Amezcua's neighborhood-by-neighborhood account of the Mexicanization of Chicago begins in the Near West Side. Here we see how the processes of demolition and deportation united to dispossess Mexicans of their hard-earned victories in the city. Although the impacts of liberal New Deal and postwar housing policies were most harmful to Black communities, their segregationist implications also divided formerly multiethnic and multiracial neighborhoods. The Near West Side was one of them. During World War II, slum clearance and urban renewal emerged as a lucrative avenue for private and public profit. Together, City Hall politicians and downtown businessmen engineered novel arrangements for 'exploiting public policy to revitalize areas for private profit and to redirect the increasing flow of capital that was streaming out to the suburbs in the postwar years.' The product of this partnership was state legislation like the Blighted Areas Redevelopment Act and the Relocation Act of 1947 and the Urban Community Conservation Act of 1953. These laws led to the creation of governmental bodies like the Chicago Land Clearance Commission (CLCC), which had the power to appropriate private property through eminent domain, demolish the buildings, and sell the land to private developers—all while circumventing federal antidiscrimination policies.
By 1956, Amezcua tells us, the CLCC had slated the Mexican Near West Side for demolition to make way for the Harrison-Halsted project. In 1959, with the project now in progress, it remained unclear to residents and small-business owners what the bulldozed areas of the Near West Side would eventually become. Creating more confusion was the fact that City Hall continued to deny bids from private developers seeking to build new residential and commercial properties in the area. In September 1960, the reason for this became clear: Mayor Daley had offered the Harrison-Halsted site to the University of Illinois for its Chicago Circle campus. Rezoning this area for a public university allowed the city to take advantage of millions in federal dollars appropriated for urban renewal projects, and it sent a powerful message to downtown businessmen that the city was intent on 'revitalizing' the Loop district and its environs. From 1959 to 1964, eminent domain displaced nearly 5,000 Mexicans in the area.
The history that Amezcua tells in Making Mexican Chicago is both inspiring and agonizing. The story of Refugio Martinez is one example: After emigrating from Tamaulipas, Mexico, to Chicago in the 1920s, Martinez witnessed the horrors of Mexican repatriation during the Great Depression, when local and federal agencies scapegoated ethnic Mexicans, regardless of their citizenship status, for the country's suffering economy. The result was the removal of hundreds of thousands of Mexicans, many of whom were US citizens. During this period, Martinez joined leftist circles in the city and began organizing to counteract some of the most severe consequences of the Depression. Eventually, he helped form a chapter of El Frente Popular Mexicano, an anticapitalist and antifascist Mexican organization, and he became a founding member of the Packinghouse Workers Organizing Committee. Martinez and other Mexican Near West Siders presaged the ethos of militant labor organizing and radical thought that would become central to the later Chicano movement. They also ended up the targets of harassment by police and immigration officials for nearly two decades. From the beginning of his interactions with law enforcement, Martinez found that his immigration status as a noncitizen was wielded against him. In 1941, he received his first warrant for arrest and deportation. By 1947, his supporters had created a national defense committee and rallied against the unrelenting harassment and persecution he was being subjected to. In 1951, after Martinez was tried for violating several laws, Immigration and Naturalization Service (INS) officials arrested him and began deportation proceedings. Although he challenged the deportation case, which eventually made its way to the Supreme Court, the ruling for his deportation was upheld. Martinez died from a stroke in May 1953 as he was on a train headed back to Mexico.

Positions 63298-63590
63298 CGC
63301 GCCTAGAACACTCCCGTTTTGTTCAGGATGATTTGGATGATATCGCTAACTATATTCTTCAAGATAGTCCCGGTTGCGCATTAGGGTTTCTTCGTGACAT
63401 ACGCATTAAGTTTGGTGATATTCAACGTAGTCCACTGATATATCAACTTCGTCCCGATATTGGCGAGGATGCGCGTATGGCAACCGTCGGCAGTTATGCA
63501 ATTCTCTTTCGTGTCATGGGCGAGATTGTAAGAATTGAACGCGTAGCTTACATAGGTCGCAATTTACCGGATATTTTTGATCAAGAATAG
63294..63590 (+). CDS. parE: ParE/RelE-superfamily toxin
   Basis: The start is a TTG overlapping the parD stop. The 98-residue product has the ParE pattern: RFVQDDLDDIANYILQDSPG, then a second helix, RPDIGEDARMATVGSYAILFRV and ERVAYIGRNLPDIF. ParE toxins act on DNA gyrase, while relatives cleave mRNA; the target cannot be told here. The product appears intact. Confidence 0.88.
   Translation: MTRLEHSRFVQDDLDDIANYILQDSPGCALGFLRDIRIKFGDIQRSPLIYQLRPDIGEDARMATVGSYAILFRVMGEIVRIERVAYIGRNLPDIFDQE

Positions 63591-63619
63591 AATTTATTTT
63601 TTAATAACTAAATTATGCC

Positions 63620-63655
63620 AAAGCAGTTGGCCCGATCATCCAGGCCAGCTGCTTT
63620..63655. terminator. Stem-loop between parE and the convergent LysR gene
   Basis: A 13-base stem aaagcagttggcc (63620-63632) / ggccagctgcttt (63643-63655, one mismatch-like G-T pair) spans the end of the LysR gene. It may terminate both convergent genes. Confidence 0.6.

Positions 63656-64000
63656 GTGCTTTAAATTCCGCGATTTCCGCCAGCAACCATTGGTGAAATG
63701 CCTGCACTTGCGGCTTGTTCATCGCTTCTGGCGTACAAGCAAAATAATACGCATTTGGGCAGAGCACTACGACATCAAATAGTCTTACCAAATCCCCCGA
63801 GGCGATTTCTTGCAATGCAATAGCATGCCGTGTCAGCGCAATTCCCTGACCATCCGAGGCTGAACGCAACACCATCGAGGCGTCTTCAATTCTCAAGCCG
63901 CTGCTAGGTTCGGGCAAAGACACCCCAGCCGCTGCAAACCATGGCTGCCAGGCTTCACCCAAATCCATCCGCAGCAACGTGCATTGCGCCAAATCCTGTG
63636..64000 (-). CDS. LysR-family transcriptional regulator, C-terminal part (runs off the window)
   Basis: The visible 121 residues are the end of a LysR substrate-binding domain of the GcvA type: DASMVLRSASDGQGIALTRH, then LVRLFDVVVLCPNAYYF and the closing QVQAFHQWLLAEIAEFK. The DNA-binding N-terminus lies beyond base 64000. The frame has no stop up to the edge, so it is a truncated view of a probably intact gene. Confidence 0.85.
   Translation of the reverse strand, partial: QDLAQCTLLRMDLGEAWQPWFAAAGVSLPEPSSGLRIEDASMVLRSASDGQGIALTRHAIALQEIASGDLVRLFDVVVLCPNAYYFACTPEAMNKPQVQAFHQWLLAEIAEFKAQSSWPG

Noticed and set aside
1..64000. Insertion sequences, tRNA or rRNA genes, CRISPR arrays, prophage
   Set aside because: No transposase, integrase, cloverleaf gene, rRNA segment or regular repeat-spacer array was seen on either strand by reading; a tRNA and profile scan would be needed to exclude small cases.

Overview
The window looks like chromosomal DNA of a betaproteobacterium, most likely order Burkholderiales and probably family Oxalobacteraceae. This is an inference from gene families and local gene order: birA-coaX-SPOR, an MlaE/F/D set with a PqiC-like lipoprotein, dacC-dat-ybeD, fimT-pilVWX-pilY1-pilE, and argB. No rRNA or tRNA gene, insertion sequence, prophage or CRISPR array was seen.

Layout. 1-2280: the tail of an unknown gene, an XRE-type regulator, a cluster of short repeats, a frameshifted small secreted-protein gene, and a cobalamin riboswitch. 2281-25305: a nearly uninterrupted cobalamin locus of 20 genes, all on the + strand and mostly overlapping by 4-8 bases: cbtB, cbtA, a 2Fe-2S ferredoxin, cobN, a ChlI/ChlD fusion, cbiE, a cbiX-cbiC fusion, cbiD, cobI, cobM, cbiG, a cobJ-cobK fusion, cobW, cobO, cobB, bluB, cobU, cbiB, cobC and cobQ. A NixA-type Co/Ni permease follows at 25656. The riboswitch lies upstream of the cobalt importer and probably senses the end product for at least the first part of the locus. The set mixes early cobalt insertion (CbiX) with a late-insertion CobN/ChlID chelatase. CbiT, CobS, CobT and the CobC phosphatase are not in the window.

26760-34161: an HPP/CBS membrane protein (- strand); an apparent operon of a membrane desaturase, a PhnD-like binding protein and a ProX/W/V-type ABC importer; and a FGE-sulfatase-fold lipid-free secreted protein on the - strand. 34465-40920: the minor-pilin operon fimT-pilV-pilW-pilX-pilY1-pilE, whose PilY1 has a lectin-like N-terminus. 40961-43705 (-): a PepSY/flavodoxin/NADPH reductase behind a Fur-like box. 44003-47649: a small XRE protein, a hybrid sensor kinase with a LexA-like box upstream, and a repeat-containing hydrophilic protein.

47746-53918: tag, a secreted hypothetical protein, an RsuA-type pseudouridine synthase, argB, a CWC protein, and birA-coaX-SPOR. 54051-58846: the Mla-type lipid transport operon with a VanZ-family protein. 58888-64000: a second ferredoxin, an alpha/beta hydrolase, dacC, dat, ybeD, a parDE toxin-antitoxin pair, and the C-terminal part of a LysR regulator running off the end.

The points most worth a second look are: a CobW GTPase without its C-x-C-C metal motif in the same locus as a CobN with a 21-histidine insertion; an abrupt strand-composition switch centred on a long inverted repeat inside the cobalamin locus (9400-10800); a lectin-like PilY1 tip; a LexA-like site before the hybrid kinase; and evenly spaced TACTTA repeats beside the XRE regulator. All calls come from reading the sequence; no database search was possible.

While the INS's pursuit of Martinez ended in his deportation and death, the agency's harassment of him was only the beginning of what would become an even larger government offensive against Mexican communities. Operation Wetback, sanctioned by President Dwight Eisenhower and Attorney General Herbert Brownell Jr. and led by INS commissioner Joseph Swing, began in June 1954 as a militaristic mass-deportation drive that sought to detain and expel those who'd entered the country without legal authorization or a labor contract. In Chicago, the federal and local agents of Operation Wetback started their work on September 16, 1954—Mexican Independence Day. 'On this day of jubilant celebration,' Amezcua writes, 'when people were more likely to be outside of their homes, agents began rounding up busloads of people, detaining them in Cook County Jail, and deporting them two days later.' In addition to the INS's mobilization of agents from around the country to carry out its Chicago campaign, Operation Wetback also required improvised detention facilities and transportation for the deportations. Amezcua details how postwar deindustrialization served as a backdrop for the operation, with the INS repurposing out-of-use manufacturing warehouses and industrial facilities, like the city's Studebaker Corporation Plant, for the detention and eventual deportation of unsanctioned Mexican immigrants. Together, the twin forces of deportation and urban demolition dispossessed Mexican Near West Siders of their families, homes, jobs, community organizations, and, in the end, their dignity.